(Maybe) The Top 10 Founders Agreements Do’s and Don’ts

Welcome to my first listicle!

Everyone has told me that I must start writing posts in the form of lists. “People love lists”, they tell me.  However, I’m not sure if these are actually THE top 10, and I’m an accountant and I do love me some accuracy in my assertions, so I’ve qualified the title.  You have been advised.

People have also been telling me that I must include a question at the end to generate conversation. So, I’ve done that as well!

It’s a banner day, here at CFO Secrets. 😉

What is a Founders Agreement

Before we move into the list, let’s start with a few words of definition. A founders agreement is an agreement signed by the founders of a company  which establishes the initial  framework for the new venture and the working relationship between the founders.  The content will vary from company to company, but topics covered tend to include:

  • project description;
  • individual founder roles and responsibilities;
  • equity ownership, rights and vesting;
  • decision making processes and rights (e.g. veto rights);
  • contributions of each founder to the venture (e.g. money, time, intellectual property);
  • legal protections (e.g. confidentiality, IP assignment, non-compete terms);

…and more along those lines.

And now, The List

DO  sign off on a Founders Agreement as soon as possible after you and your co-founders decide to go into business together. Per Adrian Daniels, of Yigal Arnon,  ideally this should be before you even establish your company. This seems like overkill, right?   Drafting some fancy-shmancy legal document when all you and your co-founders have is an idea?  Yes!  Do it now, while you all still like each other and before any of you has contributed your money, time and skills or property to this venture.

And for the record, apparently, these don’t always have to be fancy-shmancy. You can use an online template as a starting point and have it gussied up by a lawyer later.

DO spell out key matters regarding Founders’ rights in their shares.  For instance, consider making Founders shares subject to vesting over time (e.g. four years) and/or performance. You don’t want that slacker, who seemed so great on Day One but vanished from Day Three, to continue holding 30% of the shares. (Nor will potential investors like this). On a similar note, you’ll want to control what Founders—including the slacker—can do with the shares they have by incorporating clauses such as a Right of First Refusal (RoFR) or  Tag Along Right.

One caveat: per Daniels, all of these lovely vesting provisions and share rights clauses will very likely get ripped up by new investors who will impose their own terms. So don’t get too attached.

DO discuss how decisions will be made and incorporate key decisions (e.g. approving additional share issuances or investment rounds) into the agreement.  What decisions require a unanimous decision? Which require a majority? Which can be delegated to one member of the team?  While you are at it, define which of the Founders are to be on the Board of Directors (or say “all of us”).

DON’T assume that “we are a classic startup, everyone pitches in with everything”.  This is a recipe for serious inefficiency at best and disaster at worst. Assign roles and add those to the agreement as well.  Who is the CEO? Who is the COO? Who is in charge of the marketing? Which one of you is the point person for legal and finance? And so on.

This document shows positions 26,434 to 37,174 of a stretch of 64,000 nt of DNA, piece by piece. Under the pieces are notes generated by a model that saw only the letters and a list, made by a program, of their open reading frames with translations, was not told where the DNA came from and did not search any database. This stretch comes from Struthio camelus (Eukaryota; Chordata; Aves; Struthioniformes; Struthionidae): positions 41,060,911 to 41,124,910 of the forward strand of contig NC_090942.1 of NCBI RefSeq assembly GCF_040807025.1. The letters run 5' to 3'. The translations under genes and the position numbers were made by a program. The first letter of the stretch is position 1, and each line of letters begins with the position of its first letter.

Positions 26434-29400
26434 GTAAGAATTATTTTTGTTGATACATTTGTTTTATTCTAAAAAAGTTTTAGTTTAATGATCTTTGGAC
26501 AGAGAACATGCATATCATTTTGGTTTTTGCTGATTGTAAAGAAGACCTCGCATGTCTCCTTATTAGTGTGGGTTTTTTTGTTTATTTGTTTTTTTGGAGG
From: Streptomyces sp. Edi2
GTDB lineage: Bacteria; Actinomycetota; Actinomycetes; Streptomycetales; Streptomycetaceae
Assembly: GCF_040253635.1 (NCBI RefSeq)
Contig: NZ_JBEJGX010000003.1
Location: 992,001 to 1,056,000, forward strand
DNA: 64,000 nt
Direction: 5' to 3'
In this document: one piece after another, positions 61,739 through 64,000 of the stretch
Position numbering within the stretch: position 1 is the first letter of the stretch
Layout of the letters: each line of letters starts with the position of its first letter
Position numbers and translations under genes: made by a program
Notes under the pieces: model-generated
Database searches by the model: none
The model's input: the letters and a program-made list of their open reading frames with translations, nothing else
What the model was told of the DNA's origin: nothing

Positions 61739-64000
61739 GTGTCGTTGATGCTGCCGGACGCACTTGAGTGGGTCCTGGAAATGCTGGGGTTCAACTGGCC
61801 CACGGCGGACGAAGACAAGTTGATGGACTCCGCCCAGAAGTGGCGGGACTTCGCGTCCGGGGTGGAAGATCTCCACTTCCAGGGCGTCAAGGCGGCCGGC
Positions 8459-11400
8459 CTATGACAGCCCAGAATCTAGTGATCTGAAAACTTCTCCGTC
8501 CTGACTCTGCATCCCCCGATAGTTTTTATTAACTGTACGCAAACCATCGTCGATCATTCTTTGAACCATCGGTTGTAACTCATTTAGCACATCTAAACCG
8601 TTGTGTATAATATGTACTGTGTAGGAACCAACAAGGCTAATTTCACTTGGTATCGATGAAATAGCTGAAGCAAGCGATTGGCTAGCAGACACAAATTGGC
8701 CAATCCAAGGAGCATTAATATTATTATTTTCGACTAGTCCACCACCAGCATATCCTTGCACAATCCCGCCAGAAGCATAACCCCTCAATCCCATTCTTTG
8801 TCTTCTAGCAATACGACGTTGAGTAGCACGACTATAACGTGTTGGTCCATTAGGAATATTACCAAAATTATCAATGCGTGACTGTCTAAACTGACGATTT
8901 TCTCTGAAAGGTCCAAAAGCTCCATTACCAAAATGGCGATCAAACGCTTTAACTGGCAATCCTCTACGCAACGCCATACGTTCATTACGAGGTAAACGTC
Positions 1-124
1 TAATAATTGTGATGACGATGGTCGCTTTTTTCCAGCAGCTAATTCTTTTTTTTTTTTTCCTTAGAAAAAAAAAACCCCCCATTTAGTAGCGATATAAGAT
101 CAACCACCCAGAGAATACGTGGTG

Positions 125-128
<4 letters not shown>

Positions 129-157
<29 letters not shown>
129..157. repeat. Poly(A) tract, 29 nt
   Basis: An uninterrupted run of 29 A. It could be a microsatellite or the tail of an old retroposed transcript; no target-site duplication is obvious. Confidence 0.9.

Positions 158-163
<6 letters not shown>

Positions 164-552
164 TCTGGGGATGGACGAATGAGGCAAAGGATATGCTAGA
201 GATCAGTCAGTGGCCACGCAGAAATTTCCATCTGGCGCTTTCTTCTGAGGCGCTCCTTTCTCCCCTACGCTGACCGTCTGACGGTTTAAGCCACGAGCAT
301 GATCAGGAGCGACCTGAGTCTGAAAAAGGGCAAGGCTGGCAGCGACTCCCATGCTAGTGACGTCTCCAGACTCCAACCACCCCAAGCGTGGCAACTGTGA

DO spell out—clearly— what each of the founders is to be contributing to the venture in exchange for their shares.  If Founder A is contributing $100,000 , Founder B is contributing his intellectual property and Founder C is committed to working full-time for the venture for at least two years, write that down.

DON’T shy away from discussing (and putting into the agreement) what to do if one of the founders leaves the company on their own, or if the other founders want to kick one of the founders out.  Think of this document as a prenuptial agreement for your business.  Some unions break up.  Yours may be one of them.  Be prepared.

DO talk about money.  Yes, it’s awkward, but do it anyway. From what point will founders be eligible to receive a salary?  How will these salaries be set?  If Founder C is quitting her job and working for the venture full-time, she may well expect (not to mention need) to get paid for this.

DON’T forget to incorporate confidentiality, non-compete, non-solicitation and (iron-clad) IP assignment clauses into the agreement. And, of course…

DON’T do any development/IP-related work for this venture or transfer existing intellectual property to it before everyone is signed off on the Founders Agreement, confidentiality agreements and the IP Assignment!

DO use this opportunity to have a broader discussion about the venture’s projected product line, goals, plans, values and so on.  This will not only allow you all to assess if you are roughly on the same page but also whether you are capable of working together and hammering out a shared vision from multiple individual ones.

To learn more, and  for a list of questions which you can use as a guide for the discussions you and your co-founders will want to have as part of this process, see here.  This article also provides a nice walkthrough of the discussion and drafting process.  Additionally, I was recently at the JLM-BioCity conference where Jerusalem (yay! Go JLM!)  lawyer  Jeffrey Rashba gave a presentation on tips for making a successful startup. Among other things, he spoke about Founders’ Agreements.   He was kind enough to share his presentation, which you can find here.

And, if you disagree with my top 10, please do so note in the comments, and share what you think should have been in there.  The more knowledge, the merrier.

My thanks to Oran Goldstein of Hubstair in Hod Hasharon for giving me the idea for this post.